Who are the ‘dalalas’? The middlemen preying on trapped domestic staff in Saudi Arabia
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Many foreign domestic workers in Saudi Arabia are forced to work in terrible conditions, often with abusive employers. However, they are trapped because of a system that ties their working rights in the country to the employer. Enter the dalalas, middlemen who prowl Facebook, offering desperate women help to flee their employers for better jobs and improved working conditions. These shadowy figures promise to help, but in reality, they are preying on the most vulnerable.
A video posted on YouTube in late 2022 shows about a dozen veiled women standing in a room together. The women are asking for help, most of them speaking Swahili. One of the women in the video says that they are domestic workers who are trapped in Jeddah, Saudi Arabia after fleeing their employers.
Some of us are very sick and can't help themselves, we have some who have gone mad but we dont get any help. In case one of us is sick there is no help [...] Some of us have been for six months without work, we have waited and we are tired.
In the time since the video appeared online, these women have been able to leave Saudi Arabia. But who are they? In Kenya, women like them are known as “kembois,” domestic workers who have left their legal employers in the Gulf States and are now undocumented.
The nickname comes from Kenyan runner Ezekiel Kemboi, winner of the 3000-metre steeplechase at four World Championships and two Olympics.
Kemboi can also be used as a verb, meaning to flee one’s employer.
Many of the African women who travel to the Gulf States to work as domestic workers find themselves caught in terrible working conditions. One of the reasons for that is the problematic “kafala” system, whereby foreign workers must be sponsored by a local employer, meaning that their legal status in the country is tied to that person. In many cases, the employer will take the workers’ passports, exerting total control over their lives.
Saudi Arabia did institute some reforms to the system in March 2021, but according to the NGO Migrants Rights, which defends the rights of workers in the Gulf States, most of the most vulnerable, including domestic workers, are still trapped in the situation.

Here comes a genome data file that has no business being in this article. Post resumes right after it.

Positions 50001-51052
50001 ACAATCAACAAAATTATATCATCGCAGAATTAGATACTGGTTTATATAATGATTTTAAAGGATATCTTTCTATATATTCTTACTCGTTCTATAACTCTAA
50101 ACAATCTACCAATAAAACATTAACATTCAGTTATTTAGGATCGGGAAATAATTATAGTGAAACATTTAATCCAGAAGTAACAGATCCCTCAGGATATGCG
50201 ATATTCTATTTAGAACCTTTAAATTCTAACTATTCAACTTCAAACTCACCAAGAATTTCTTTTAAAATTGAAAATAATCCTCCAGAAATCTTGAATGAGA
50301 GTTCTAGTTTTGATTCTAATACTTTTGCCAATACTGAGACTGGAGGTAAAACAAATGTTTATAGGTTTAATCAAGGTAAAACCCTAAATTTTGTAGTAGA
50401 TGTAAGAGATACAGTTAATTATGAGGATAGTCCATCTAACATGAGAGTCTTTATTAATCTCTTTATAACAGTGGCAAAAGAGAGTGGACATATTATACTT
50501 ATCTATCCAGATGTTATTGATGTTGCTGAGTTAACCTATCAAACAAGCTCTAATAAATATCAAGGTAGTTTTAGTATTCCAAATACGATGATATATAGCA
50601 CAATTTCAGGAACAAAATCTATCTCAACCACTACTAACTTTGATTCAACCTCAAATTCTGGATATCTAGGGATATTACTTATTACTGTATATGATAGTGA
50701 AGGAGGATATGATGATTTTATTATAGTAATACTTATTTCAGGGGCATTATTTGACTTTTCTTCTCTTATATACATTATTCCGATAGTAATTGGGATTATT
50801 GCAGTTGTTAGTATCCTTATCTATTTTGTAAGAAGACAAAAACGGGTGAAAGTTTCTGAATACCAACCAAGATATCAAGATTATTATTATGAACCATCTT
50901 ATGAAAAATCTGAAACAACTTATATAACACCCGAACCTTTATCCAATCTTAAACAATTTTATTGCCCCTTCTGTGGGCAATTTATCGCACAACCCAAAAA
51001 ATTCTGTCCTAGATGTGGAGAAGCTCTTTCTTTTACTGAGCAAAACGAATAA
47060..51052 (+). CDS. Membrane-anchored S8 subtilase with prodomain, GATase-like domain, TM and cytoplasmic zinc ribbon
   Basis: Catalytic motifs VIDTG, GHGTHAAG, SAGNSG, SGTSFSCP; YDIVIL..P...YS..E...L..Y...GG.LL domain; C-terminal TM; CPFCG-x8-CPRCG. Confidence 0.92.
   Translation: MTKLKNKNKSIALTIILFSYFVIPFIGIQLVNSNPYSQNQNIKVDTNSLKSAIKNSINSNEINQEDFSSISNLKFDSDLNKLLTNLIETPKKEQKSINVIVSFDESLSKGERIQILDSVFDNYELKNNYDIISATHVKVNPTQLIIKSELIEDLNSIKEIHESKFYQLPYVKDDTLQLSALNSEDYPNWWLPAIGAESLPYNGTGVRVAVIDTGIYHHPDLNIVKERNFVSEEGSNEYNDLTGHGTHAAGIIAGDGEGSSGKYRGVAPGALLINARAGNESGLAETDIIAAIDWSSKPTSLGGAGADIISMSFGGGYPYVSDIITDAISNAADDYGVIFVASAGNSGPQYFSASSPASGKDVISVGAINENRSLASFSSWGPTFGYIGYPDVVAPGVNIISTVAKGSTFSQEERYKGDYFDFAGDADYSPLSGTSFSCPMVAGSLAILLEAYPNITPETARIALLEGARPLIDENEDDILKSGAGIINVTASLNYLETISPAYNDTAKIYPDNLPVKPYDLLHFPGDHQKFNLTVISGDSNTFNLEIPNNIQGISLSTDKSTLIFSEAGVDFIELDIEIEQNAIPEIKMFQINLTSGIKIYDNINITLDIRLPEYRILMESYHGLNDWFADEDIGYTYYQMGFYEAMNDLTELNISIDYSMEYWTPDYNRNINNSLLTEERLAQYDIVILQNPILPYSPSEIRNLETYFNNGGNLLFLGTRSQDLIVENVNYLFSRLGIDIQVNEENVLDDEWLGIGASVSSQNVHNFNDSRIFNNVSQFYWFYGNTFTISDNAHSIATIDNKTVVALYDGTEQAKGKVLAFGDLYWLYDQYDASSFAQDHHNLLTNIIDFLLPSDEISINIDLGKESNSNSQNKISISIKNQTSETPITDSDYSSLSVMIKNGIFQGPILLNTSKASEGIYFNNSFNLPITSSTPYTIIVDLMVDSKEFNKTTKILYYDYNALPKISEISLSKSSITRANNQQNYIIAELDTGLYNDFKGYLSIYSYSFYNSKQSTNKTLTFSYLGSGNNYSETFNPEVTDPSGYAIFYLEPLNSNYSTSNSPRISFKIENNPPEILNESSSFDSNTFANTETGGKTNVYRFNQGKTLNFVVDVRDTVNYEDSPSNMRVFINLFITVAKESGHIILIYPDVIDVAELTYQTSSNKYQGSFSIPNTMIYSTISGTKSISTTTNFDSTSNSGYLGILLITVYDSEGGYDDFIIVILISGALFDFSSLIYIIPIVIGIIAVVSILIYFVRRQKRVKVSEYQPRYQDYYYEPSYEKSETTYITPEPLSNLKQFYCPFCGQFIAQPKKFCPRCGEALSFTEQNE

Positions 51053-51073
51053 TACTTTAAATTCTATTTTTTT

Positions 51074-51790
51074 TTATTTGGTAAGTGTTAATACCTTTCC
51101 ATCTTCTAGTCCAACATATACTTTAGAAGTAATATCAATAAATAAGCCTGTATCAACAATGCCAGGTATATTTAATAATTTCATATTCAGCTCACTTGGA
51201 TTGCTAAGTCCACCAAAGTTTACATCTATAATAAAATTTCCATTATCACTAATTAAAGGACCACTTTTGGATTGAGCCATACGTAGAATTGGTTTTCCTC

And so, if you have an abusive employer, you have two options. Stay and finish your legal contract. Or flee and become a “kemboi”, which can often be just as dangerous.
'If you run away, you leave without papers'
Debra Nyanchoka was a domestic worker in Saudi Arabia for two years between February 2020 and March 2022. Since returning to Kenya, she has been trying to spread the word about the people who prey on women who have left their employers.
In this video, Debra Nyanchoka, a Kenyan woman who was a domestic worker in Saudi Arabia for two years, warns women who are thinking about running away from their employer about the people who may try to prey on them.
She spoke to our team about the risks that the women who flee face:
Your passport is confiscated by your boss and all official documents. They keep them for you until you finish your contract. So if you run away, you leave without papers and cannot access any medical facility. But the end result become that you lose basic protection from the government of whichever country that you are in, because now, you are on the loose.
‘You become a hot commodity to a broker when you run away’
The women who flee their employers often hope they’ll find better working conditions somewhere else in Saudi Arabia. But the reality is often different. The domestic workers who flee often end up working for abusive middlemen, nicknamed “dalalas” in Swahili. These shadowy figures exploit migrants in vulnerable situations.
In another video posted on her YouTube channel, Debra Nyanchoka talks about these middlemen and their motivations.
Dalala is somebody who was once a house maid. When you cry online about your situation at your employers’ house, a dalala might see your message and they will contact you. They say they will save you, and you become a hot commodity to a broker when you run away. So they will help you run away first. They send you a taxi to pick you up from your workplace and bring you to your next location. At that moment, you become business to those dalalas. They will then connect you to get jobs paid under the table. And they will receive a payment for offering your services to bosses who cannot afford to labour from outside of the country. [...] without kembois, the dalalas are nothing. So when someone encourages you to run away, ask yourself: why is this person is trying to make me run away fom my workplace?”